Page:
By Sam Akpe
A fight between the National Assembly and the Executive has always been of interest to me. This is partly because I covered the National and the Villa for a few years; and partly because such a fight usually brings to the understanding of the public what the relationship between the two arms of government should be; by the dictates of the constitution.
The current face-off between the House of Representatives and the Executive over the passage of the Appropriation Act is quite interesting and requires a little, harmless analysis.
It is unbelievable that the distinguished professor of law, the former Attorney General and Commissioner for Justice in Lagos State and now the Acting President of the Federal Republic of Nigeria, Yemi Osinbajo, could have said that the National Assembly has no constitutional right to alter any bill sent to it for passage into law. He has been quoted as making direct reference to the Appropriation Act which has just been signed into law.
It is consoling to believe that the Acting President was misquoted. But let us assume that he was not; because no statement has come from his office to the contrary. If this assumption stands, then the response by the Speaker of the House of Representatives, Yakubu Dogara, must be taken seriously. The Speaker had on Thursday come short of saying that such a statement, credited to Osinbajo, was an attempt by the Executive to rewrite the constitution to suit itself.
For purposes of clarity, let me quote a part of what Dogara said: “From the very pedestrian interpretation of the functions of the three arms of government, one makes laws, the other executes the laws, the other interprets the laws. So a declaration as to which of the arms has the powers and the rights, in as much as it is related to the interpretation of the law, is the function of the Judiciary and not the Executive.
“I don’t want to believe that the Acting President made that statement; I don’t want to believe that, sincerely speaking. Because when it comes to the issue of the budget, I think we better say this thing and make it very clear so that our people will have a better understanding. When it comes to the budget, the power of the purse in a presidential system of government rests in the parliament.
“The reason why (sic) the constitution designers made it that way is because the Executive is just one man; it is just the President. Every other person in the Executive is acting on behalf of the President. So the relationship between the President and every other person there is that of servant and the master. It is only in the parliament where we have representatives of the people that there is equality and you can say your mind on any issue; you can bring matters of priority the way you like. The only time you can be cautioned is when you go outside the rules of debate. But in the Executive, it is not the case.”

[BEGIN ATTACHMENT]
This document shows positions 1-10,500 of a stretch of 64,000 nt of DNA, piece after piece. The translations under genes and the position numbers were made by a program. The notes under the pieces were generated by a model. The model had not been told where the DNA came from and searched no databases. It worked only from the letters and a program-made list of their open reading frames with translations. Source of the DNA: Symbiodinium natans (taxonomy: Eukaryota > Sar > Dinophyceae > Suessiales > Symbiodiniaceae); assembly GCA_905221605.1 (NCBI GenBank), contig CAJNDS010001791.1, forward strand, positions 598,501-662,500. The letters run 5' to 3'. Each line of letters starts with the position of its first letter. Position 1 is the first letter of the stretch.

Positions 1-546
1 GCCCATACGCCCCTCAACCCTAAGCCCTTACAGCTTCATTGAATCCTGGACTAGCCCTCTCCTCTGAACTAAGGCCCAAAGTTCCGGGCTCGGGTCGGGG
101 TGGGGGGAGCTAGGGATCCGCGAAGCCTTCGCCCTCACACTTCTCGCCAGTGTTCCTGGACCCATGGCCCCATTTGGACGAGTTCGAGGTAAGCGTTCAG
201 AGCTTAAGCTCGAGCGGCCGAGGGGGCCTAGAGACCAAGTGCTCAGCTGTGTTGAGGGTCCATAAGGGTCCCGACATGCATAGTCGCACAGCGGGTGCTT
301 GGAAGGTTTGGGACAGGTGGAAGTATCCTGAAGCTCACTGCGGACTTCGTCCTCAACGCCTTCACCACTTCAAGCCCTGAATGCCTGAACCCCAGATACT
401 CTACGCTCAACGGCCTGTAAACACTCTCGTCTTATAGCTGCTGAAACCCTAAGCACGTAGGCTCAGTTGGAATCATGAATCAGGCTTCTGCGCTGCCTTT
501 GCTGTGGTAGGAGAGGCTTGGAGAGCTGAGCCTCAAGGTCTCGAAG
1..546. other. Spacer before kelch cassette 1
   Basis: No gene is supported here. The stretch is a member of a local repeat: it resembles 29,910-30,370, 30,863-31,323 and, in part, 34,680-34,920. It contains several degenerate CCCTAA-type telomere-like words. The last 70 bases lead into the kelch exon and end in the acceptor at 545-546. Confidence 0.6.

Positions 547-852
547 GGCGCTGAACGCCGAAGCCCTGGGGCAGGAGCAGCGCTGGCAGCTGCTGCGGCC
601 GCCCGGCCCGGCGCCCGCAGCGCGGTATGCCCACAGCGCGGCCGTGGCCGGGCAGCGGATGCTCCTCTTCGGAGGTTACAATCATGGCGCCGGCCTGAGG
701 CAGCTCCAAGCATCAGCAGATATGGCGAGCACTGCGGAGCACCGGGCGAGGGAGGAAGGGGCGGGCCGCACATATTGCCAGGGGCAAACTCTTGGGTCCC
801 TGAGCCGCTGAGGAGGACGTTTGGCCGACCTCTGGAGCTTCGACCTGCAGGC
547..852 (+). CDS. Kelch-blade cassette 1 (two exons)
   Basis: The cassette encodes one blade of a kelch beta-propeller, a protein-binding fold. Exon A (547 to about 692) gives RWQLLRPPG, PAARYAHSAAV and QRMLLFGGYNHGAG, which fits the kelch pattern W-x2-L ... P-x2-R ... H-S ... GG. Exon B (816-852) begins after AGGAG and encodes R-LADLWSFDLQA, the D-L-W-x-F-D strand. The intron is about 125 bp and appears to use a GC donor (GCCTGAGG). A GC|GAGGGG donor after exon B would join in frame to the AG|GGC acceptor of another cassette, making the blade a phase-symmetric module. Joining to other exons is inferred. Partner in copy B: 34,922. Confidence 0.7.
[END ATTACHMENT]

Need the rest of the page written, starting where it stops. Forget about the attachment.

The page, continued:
In specific terms, the Speaker noted that “In the case of the budget, for instance, if it were the case that parliament disagrees with the Executive on the budget; the worst the Executive can do is to say that they will not sign; and after 30 days, if we can muster two-thirds, and it doesn’t have to be two thirds of the entire membership, once the quorum is formed, two third of the members sitting and voting, we can override the veto of the President and pass it into law.”
Before we even get to this point of argument, it is imperative to remind the Acting President that there is a constitutional provision requiring that every bill must be presented to the National Assembly so that members can make laws out of them. Regarding the Appropriation Bill in particular, Section 81 is very clear on what should be done. Nothing in this section suggests that when the bill is laid before the lawmakers, they should just read it and return the document and its content to the Executive for implementation without any alteration.
Even between individuals or colleagues, without the backing of the constitution, the mere fact that you have submitted your proposal to another person to read implies that he has a right to correct both factual and typographic errors. It is impossible to assume the Executive is perfect in all it does. That is why the constitution, which Osinbajo swore to uphold, makes it clear that the bill be laid before the lawmakers.
The mere fact that the constitution demands that the bill be submitted to the National Assembly means that such a bill is subject to scrutiny by the lawmakers. By its very nature, the Legislature is the only arm of government that must seek the opinions of the people or the masses before taking any decision on issues of national importance; particularly in the all important area of lawmaking. Historically, the Appropriation Bill is the regarded as the most important bill to be passed by any Legislature because its implementation naturally affects every segment of the society.
It is based on this that the bill must be subjected to public scrutiny and inputs from the public taken into consideration during its passage into law. The Executive lacks such freedom of consultation with the larger society. That explains why the lawmakers have to examine and where necessary alter the bill to appropriately reflect the feelings, demands and interest of the people. It must be understood that this is different from the so called padding of the budget.
To be continued